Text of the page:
sheer

2
[sheer]
See more synonyms for sheer on Thesaurus.com
verb (used with object)
  1. to cause to sheer.
  2. Shipbuilding. to give sheer to (a hull).
noun
  1. a deviation or divergence, as of a ship from its course; swerve.
  2. Shipbuilding. the fore-and-aft upward curve of the hull of a vessel at the main deck or bulwarks.
  3. Nautical. the position in which a ship at anchor is placed to keep it clear of the anchor.

Origin of sheer

2
1620–30; special use of sheer1; compare sense development of clear
Dictionary.com Unabridged Based on the Random House Unabridged Dictionary, © Random House, Inc. 2018


Examples from the Web for sheering

Historical Examples of sheering

  • The fire had been hid by sheering towards the shore, and the latter was nearer, perhaps, than was desirable.

    The Deerslayer

    James Fenimore Cooper

  • Our helm was put to starboard, and by sheering a little to the other side, we escaped the dreaded blow.

    Old Jack

    W.H.G. Kingston

  • While the surgeon was preparing to go, and they were thus thrown off their guard, the stranger was seen to be sheering alongside.

    The Rival Crusoes

    W.H.G. Kingston

  • The skiff, designed as Sheering had said for short hops, could not accommodate the extra weight and bulk of an airlock.

    The Legion of Lazarus

    Edmond Hamilton

  • The axe descended, sheering his haunches across, and he stretched out, working his great jaws convulsively.

    The Backwoodsmen

    Charles G. D. Roberts


British Dictionary definitions for sheering

sheer

1
adjective
  1. perpendicular; very steepa sheer cliff
  2. (of textiles) so fine as to be transparent
  3. (prenominal) absolute; unmitigatedsheer folly
  4. obsolete bright or shining
adverb
  1. steeply or perpendicularly
  2. completely or absolutely
noun
  1. any transparent fabric used for making garments
Derived Formssheerly, adverbsheerness, noun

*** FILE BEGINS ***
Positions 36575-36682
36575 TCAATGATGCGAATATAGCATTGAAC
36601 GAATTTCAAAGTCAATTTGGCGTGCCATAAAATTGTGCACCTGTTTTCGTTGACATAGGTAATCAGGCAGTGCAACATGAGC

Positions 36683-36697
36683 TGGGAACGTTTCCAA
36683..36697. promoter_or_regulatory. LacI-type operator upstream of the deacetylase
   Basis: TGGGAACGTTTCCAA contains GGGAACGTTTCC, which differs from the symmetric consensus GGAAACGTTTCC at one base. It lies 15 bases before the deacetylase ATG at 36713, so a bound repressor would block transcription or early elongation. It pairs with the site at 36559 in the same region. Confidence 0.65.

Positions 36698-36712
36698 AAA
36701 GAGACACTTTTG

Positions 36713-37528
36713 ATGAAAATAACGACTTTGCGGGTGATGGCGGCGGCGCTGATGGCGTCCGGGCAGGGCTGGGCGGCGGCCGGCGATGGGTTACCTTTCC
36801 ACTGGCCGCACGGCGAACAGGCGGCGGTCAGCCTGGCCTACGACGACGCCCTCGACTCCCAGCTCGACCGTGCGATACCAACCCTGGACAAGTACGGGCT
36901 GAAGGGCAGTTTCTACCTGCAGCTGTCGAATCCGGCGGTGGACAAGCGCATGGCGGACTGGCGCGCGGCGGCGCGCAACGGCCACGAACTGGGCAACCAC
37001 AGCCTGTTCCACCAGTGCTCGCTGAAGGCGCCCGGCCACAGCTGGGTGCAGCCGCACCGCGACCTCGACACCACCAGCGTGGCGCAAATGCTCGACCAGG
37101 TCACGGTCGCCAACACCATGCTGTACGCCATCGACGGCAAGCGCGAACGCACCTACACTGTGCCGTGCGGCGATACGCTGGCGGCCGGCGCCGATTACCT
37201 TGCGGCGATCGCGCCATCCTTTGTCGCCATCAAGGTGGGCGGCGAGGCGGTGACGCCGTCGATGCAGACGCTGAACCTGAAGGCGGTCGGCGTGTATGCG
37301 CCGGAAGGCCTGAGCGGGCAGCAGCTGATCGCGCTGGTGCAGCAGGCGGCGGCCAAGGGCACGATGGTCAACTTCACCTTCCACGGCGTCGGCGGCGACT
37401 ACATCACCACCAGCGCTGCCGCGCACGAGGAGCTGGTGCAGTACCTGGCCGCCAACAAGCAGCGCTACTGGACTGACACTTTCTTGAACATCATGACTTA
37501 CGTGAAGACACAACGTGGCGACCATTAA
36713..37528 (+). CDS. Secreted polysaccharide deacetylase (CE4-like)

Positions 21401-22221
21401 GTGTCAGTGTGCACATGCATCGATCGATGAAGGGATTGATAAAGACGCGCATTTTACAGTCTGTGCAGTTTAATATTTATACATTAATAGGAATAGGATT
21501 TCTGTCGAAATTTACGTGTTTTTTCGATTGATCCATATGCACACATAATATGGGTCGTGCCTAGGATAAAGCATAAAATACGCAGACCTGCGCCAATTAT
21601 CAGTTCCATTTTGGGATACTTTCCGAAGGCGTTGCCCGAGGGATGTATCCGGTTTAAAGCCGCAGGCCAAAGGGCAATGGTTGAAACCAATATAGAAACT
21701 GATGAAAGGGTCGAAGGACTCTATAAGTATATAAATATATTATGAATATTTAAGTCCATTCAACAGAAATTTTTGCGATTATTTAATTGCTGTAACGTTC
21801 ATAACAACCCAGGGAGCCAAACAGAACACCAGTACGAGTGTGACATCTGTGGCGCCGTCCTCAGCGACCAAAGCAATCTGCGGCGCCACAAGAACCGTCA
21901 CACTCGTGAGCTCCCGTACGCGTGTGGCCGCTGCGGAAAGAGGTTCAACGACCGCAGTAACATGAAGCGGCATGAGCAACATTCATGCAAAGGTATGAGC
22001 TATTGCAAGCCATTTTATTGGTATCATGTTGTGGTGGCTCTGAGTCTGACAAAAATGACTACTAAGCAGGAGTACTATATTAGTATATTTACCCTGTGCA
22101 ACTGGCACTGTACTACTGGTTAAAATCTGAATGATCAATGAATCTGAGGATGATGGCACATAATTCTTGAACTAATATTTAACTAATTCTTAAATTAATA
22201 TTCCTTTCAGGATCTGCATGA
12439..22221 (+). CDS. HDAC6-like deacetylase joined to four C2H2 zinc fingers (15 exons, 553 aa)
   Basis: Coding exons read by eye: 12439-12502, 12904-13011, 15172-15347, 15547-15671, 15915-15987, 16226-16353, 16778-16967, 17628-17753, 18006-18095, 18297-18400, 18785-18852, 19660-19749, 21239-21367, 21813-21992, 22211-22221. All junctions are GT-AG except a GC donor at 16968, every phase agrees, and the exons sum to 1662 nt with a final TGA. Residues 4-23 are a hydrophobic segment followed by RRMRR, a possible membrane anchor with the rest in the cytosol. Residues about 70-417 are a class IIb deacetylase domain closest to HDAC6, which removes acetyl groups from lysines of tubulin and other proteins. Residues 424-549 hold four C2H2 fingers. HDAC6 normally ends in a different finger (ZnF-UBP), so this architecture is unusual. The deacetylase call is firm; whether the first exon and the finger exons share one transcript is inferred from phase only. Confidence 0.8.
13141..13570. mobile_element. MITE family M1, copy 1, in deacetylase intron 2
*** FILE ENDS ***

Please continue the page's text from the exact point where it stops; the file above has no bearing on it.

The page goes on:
Word Origin for sheer

Old English scīr; related to Old Norse skīrr bright, Gothic skeirs clear, Middle High German schīr

sheer

2
verb (foll by off or away ( from ))
  1. to deviate or cause to deviate from a course
  2. (intr) to avoid an unpleasant person, thing, topic, etc
noun
  1. the upward sweep of the deck or bulwarks of a vessel
  2. nautical the position of a vessel relative to its mooring

Word Origin for sheer

C17: perhaps variant of shear
Collins English Dictionary - Complete & Unabridged 2012 Digital Edition © William Collins Sons & Co. Ltd. 1979, 1986 © HarperCollins Publishers 1998, 2000, 2003, 2005, 2006, 2007, 2009, 2012

Word Origin and History for sheering

sheer

adj.

c.1200, "exempt, free from guilt" (e.g. Sheer Thursday, the Thursday of Holy Week); later schiere "thin, sparse" (c.1400), from Old English scir "bright, clear, gleaming; translucent; pure, unmixed," and influenced by Old Norse cognate scær "bright, clean, pure," both from Proto-Germanic *skeran- (cf. Old Saxon skiri, Old Frisian skire, German schier, Gothic skeirs "clean, pure"), from PIE root *(s)ker- (1) "to cut" (see shear (v.)).

Sense of "absolute, utter" (sheer nonsense) developed 1580s, probably from the notion of "unmixed;" that of "very steep" (a sheer cliff) is first recorded 1800, probably from notion of "continued without halting." Meaning "diaphanous" is from 1560s. As an adverb from c.1600.

sheer

v.

1620s, "deviate from course" (of a ship), of obscure origin, perhaps from Dutch scheren "to move aside, withdraw, depart," originally "to separate" (see shear (v.)). Related: Sheered; shearing. As a noun from 1660s.

Online Etymology Dictionary, © 2010 Douglas Harper